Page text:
A blog post by Patrick McKenzie titled Falsehoods Programmers Believe about Names is a great reminder of the increasing complexity surrounding computer software and personal names.
It is presented as a list, and most likely will contain some thought-provoking “rules” that our library software and websites can demonstrate (along with most non-library software and websites). A few examples:
2. People have exactly one full name which they go by.
10. People’s names are written in any single character set.
18. People’s names have an order to them. Picking any ordering scheme will automatically result in consistent ordering among all systems, as long as both use the same ordering scheme for the same name.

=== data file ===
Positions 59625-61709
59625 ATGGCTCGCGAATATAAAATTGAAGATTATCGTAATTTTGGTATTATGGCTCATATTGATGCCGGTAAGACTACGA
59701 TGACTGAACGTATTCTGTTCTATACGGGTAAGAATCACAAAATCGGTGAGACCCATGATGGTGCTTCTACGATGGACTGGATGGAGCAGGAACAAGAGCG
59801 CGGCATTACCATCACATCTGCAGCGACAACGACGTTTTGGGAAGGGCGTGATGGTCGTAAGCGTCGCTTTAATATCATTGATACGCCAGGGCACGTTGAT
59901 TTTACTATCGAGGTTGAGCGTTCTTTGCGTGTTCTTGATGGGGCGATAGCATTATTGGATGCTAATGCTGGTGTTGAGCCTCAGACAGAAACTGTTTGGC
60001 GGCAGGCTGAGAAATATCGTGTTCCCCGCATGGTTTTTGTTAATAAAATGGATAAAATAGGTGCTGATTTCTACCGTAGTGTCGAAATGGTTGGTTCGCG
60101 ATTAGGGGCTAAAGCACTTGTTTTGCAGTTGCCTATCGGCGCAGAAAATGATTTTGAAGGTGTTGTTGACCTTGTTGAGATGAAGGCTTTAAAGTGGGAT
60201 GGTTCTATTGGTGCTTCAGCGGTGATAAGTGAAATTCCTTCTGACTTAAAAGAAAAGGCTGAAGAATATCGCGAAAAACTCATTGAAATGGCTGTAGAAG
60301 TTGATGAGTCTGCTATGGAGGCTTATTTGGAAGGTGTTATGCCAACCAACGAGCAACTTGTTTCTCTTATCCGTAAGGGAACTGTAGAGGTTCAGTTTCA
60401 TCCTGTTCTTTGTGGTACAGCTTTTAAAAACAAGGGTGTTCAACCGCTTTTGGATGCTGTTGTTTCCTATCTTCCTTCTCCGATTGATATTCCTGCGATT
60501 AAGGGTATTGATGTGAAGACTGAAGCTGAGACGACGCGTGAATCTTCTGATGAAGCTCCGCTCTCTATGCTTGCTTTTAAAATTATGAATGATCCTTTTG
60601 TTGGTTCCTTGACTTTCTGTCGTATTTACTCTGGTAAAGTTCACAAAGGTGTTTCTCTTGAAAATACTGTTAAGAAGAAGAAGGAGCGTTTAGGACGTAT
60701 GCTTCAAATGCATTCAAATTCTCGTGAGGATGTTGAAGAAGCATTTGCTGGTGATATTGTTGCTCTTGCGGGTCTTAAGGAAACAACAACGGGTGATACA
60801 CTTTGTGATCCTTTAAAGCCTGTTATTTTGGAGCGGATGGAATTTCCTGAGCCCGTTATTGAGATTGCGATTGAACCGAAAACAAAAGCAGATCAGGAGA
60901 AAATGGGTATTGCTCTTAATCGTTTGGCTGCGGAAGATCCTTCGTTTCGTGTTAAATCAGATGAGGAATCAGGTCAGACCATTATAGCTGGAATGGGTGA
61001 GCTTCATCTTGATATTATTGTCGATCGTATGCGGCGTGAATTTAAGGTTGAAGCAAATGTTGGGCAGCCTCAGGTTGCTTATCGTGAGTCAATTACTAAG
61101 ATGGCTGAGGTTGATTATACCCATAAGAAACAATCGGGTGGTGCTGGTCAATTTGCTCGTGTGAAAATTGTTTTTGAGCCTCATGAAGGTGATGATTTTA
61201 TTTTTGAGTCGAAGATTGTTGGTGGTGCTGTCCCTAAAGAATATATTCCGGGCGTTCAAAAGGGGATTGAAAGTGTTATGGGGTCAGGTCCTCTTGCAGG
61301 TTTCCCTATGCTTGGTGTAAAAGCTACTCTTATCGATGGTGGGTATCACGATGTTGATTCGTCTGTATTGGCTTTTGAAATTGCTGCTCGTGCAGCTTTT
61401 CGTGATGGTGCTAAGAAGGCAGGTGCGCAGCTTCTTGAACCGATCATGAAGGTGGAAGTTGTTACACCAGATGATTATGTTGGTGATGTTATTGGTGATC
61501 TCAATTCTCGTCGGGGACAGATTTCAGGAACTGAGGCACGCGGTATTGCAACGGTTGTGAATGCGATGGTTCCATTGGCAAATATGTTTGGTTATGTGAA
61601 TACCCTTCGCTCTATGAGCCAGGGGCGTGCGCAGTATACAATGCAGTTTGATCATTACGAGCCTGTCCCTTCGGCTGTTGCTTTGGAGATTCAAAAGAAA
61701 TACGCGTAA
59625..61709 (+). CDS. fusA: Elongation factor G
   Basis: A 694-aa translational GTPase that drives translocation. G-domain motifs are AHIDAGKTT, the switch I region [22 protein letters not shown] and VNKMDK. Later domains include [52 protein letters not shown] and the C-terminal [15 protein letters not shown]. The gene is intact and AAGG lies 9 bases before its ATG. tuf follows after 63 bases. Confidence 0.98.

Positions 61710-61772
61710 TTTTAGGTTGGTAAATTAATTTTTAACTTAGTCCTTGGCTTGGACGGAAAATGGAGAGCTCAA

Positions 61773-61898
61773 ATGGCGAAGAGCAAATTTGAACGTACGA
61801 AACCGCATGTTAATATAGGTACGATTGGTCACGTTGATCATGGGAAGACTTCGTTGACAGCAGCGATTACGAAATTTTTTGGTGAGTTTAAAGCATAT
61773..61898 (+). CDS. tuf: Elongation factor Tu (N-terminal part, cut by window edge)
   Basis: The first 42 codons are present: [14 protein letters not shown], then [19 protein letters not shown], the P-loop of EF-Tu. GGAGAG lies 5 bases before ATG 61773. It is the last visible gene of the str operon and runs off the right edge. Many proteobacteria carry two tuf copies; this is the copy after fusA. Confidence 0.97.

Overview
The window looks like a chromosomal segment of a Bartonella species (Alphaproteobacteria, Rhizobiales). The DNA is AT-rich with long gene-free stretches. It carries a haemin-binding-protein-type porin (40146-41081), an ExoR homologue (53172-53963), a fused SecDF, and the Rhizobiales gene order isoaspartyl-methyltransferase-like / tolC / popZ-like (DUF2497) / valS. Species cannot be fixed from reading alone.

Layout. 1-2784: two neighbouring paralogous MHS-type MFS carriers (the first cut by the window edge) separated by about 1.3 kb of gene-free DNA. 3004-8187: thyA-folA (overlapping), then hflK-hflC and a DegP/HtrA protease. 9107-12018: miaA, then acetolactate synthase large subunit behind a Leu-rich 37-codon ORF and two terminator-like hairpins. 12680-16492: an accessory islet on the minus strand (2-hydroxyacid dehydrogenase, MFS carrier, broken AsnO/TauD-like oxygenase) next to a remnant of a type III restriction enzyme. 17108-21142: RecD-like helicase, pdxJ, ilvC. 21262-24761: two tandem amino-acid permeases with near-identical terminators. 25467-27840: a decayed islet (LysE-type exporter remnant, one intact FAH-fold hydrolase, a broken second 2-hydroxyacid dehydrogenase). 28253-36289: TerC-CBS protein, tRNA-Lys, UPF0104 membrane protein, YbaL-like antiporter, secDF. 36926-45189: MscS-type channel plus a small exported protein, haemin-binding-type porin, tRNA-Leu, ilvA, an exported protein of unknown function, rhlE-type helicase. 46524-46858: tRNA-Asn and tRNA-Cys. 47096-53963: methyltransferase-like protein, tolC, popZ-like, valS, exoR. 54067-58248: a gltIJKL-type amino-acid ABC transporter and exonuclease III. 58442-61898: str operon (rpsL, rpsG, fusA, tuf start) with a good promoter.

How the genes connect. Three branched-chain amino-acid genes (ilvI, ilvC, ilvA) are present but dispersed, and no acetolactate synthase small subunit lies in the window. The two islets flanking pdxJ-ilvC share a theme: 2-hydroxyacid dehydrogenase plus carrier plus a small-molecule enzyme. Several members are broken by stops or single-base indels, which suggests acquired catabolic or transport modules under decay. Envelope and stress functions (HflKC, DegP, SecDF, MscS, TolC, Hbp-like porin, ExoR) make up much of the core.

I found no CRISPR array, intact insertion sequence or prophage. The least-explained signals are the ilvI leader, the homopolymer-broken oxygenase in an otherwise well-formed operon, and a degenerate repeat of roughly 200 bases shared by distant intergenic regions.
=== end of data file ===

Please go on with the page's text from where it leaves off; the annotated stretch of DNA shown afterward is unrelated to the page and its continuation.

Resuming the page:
We will see an increasing variety in name structures, and will need to anticipate how to adapt our systems to this. Most likely we will need to get out of the name-as-unique-identifier game and allow for a single, fully flexible name field that will allow someone to have a name in whatever format, expressed in Unicode. It still isn’t perfect (it breaks rule 11, for instance), but it will offer a great deal of flexibility.
Keep these in mind when developing future projects or purchasing products/services that will involve people’s names. It will make your users happier, and your lives easier.
found via J. Elaine Hardy on the Open-ILS-Dev list